FOR IMMEDIATE RELEASE March 15, 2012
TWO CHARLESTON MEN SENTENCED TO PRISON ON FEDERAL OXYCODONE CHARGES
CHARLESTON, W.Va. – Two Charleston men were sentenced today in federal court by United States District Judge John T. Copenhaver, Jr. on federal oxycodone charges. Eric Wiseman, 31, was sentenced today to 87 months in prison for conspiracy to distribute oxycodone. Wiseman previously pleaded guilty in December. Wiseman’s co-conspirator, Kermit Boyce, 31, was also sentenced today to 48 months in prison for conspiracy to distribute oxycodone. Both defendants admitted that from December 2009 until December 21, 2010, they conspired with each other to distribute a quantity of oxycodone pills in and around Charleston. Boyce and Wiseman further admitted to traveling together to Detroit to obtain oxycodone pills for distribution in West Virginia. On December 2, 2010, law enforcement officers conducted a traffic stop of the defendants’ vehicle. During a search of the vehicle, officers found 1390 30-milligram oxycodone pills, 90 80-milligram oxycodone pills and 371 40-milligram oxymorphone pills, which they possessed with intent to distribution. Additionally, during the course of the conspiracy, the defendants obtained at least 1,500 80-milligram oxycodone pills and 1,500 30-milligram oxycodone pills.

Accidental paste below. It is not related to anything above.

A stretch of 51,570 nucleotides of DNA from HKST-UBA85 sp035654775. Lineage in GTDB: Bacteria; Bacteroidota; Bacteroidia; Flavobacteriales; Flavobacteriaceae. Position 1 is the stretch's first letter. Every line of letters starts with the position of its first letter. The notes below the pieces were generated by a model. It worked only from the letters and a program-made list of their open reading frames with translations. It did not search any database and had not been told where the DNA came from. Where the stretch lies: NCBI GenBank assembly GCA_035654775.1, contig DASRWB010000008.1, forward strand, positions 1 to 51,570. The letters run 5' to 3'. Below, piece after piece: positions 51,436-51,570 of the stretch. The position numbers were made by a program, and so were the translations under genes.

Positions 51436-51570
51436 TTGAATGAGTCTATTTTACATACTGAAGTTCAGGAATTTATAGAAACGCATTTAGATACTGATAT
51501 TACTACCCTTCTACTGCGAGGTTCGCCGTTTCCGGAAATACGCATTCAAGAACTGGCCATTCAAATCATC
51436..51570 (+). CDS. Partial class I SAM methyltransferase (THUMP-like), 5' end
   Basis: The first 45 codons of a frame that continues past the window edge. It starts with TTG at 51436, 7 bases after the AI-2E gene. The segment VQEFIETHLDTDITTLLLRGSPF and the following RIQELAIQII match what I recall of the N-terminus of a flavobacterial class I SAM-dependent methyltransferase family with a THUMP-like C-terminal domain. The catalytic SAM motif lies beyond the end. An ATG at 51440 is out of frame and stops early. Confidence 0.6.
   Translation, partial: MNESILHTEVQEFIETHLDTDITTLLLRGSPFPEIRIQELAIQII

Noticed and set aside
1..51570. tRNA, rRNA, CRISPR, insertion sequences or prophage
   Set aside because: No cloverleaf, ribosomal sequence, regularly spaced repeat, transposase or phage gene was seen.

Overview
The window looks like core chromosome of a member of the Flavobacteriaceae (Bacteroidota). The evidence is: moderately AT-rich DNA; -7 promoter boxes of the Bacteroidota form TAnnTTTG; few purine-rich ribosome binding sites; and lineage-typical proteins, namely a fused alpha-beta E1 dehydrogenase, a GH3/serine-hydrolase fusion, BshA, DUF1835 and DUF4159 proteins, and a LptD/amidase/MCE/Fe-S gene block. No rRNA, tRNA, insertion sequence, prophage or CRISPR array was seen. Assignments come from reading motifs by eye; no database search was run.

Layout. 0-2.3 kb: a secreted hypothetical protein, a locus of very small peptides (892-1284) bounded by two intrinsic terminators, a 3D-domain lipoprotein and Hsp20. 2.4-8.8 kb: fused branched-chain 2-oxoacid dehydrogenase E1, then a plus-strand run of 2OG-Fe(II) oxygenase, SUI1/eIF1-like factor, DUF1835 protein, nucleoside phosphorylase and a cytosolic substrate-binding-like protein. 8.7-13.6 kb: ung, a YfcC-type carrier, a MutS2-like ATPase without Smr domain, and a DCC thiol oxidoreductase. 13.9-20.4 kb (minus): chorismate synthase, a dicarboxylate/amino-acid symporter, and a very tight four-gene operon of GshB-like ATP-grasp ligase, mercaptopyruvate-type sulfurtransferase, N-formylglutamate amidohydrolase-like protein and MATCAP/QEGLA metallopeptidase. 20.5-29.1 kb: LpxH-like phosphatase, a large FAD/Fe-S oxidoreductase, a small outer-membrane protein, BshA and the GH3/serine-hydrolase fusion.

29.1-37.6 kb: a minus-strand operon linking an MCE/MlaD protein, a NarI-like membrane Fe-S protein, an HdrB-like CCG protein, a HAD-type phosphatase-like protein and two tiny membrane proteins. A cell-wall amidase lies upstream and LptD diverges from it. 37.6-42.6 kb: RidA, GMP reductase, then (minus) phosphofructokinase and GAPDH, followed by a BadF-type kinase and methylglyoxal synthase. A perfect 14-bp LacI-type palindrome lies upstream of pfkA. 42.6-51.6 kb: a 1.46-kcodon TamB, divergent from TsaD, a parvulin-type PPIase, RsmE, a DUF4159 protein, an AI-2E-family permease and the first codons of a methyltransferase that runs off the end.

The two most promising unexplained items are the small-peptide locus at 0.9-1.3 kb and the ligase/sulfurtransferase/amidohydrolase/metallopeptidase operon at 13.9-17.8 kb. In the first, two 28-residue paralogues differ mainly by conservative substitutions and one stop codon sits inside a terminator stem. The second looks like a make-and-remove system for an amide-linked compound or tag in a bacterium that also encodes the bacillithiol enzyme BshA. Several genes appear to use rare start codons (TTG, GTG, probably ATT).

Wiseman agreed to forfeit $30,000 as gross proceeds from the conspiracy.
This investigation was conducted by the Metropolitan Drug Enforcement Network Team (MDENT) and Drug Enforcement Administration (DEA). Assistant United States Attorney Monica Dillon handled the prosecutions.
This case was prosecuted as part of an ongoing effort led by the United States Attorney’s Office for the Southern District of West Virginia to combat the illicit sale and misuse of prescription drugs. The U.S. Attorney’s Office, joined by various federal, state and local law enforcement agencies, remain committed to aggressively pursuing and shutting down illegal pill trafficking, eliminating open air drug markets and curtailing the spread of opiate painkillers in communities across the Southern District.
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